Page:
This Year’s ‘Camp’-Themed Met Gala Will Probably Be A Disaster

Camp is a distinctly queer language, wielded as a weapon against oppressive forces by the likes of John Waters and Lady Gaga. Is Kylie Jenner really the best person to pay homage?

Met Gala camp

Spare a thought, if you would, for the celebrities currently clutching their invites to this year’s Met Gala. This year’s theme, “Camp: Notes On Fashion”, might be one of the most difficult in recent history.

The Met Gala, held annually on the first Monday of May, is a benefit for the Metropolitan Museum Of Art’s Costume Institute. An invite-only event, the ~550 guests are asked to dress inspired by the institute’s annual exhibit, which opens to the public the next day.

Since 1971, Vogue Magazine has had a major part in the Gala, with the reigning editor-in-chief left in charge of the guest-list. Tickets can still be bought for US$40,000 ($56,966), but simply having money doesn’t guarantee a seat, as all names must be approved by Anna Wintour.

In the 2010s, themes have ranged from retrospectives on Alexander McQueen, Comme des Garçons, to examinations of how punk, Catholicism and Chinese culture have impacted high Western fashion.

But this year’s theme, based off philosopher Susan Sontag’s pivotal 1964 essay ‘Notes On Camp’, is both easy to misinterpret and very hard to pull off.

‘Camp’, as a concept, is hard to define: Sontag’s own essay is essentially a listing of 58 qualities. It is not, simply, something garish, ugly, or pointedly daggy, as it’s often used as shorthand for.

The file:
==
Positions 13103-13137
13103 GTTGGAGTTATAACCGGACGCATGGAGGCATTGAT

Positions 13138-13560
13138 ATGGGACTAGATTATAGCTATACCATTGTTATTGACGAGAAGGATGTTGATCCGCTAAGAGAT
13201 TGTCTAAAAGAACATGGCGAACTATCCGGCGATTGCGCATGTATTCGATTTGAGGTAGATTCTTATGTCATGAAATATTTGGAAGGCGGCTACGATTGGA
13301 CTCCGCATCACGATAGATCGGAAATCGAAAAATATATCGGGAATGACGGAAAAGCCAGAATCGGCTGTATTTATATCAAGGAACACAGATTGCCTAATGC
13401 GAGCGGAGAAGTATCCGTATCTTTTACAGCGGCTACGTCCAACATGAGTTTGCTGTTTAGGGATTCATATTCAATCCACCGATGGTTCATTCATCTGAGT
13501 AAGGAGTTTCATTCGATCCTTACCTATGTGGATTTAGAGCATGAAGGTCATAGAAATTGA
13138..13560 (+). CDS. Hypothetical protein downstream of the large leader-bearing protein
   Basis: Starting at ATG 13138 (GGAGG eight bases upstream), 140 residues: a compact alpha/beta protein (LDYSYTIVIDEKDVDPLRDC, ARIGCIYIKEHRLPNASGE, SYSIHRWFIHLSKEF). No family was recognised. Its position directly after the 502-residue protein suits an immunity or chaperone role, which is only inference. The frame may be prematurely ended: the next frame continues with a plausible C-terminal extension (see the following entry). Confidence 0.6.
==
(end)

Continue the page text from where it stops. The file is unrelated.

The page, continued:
Broadly, Sontag describes it as “the love of the exaggerated, the “off,” of things-being-what-they-are-not” — a way of looking at the world that helps “dethrone the serious”. But camp is also found in very serious, high-brow things, such as opera or Gothic literature.

Anything that can be overtly sentimental to the point of artificial could be deemed camp, which means that camp is, to some extent, in the eye of the beholder.

Talking to Vogue, the Costume Institute’s curator in charge Andrew Bolton said working on the Met exhibit made him start to see “everything as camp”. Which is the Met Gala’s issue: camp isn’t so much a visual style as a way to read the world.

It is also a distinctly queer language, wielded as a weapon against oppressive forces by the likes of John Waters, Lady Gaga and Oscar Wilde. Is Kylie Jenner really the best person to pay homage?

The Elusive Chanteuse…

Then again, why do we care about Kylie Jenner, Karlie Kloss and Rita Ora almost definitely missing the mark on a red carpet? It’s a very fair question, one which, to answer, we need to establish why camp is getting a whole exhibit based around it in the first place.

Without going too in-depth, Sontag’s ‘Camp’ essay arrived in 1964 to articulate a counter-cultural (aka postmodern) rejection of not just conventional aesthetic tastes, but the restrictive ideas behind them too.

Camp laughs at anything that takes itself as normal — heterosexuality, 9-5 jobs, nuclear families — by showing how the artificial is everywhere. In terms of its relation to queerness, camp on a basic level devalues the idea of the ‘natural’. As RuPaul might say, ‘We’re born naked and the rest is drag’.

Which doesn’t make camp exclusively queer: in fact, camp can be found in many overwhelmingly heterosexual, gender-normative spaces.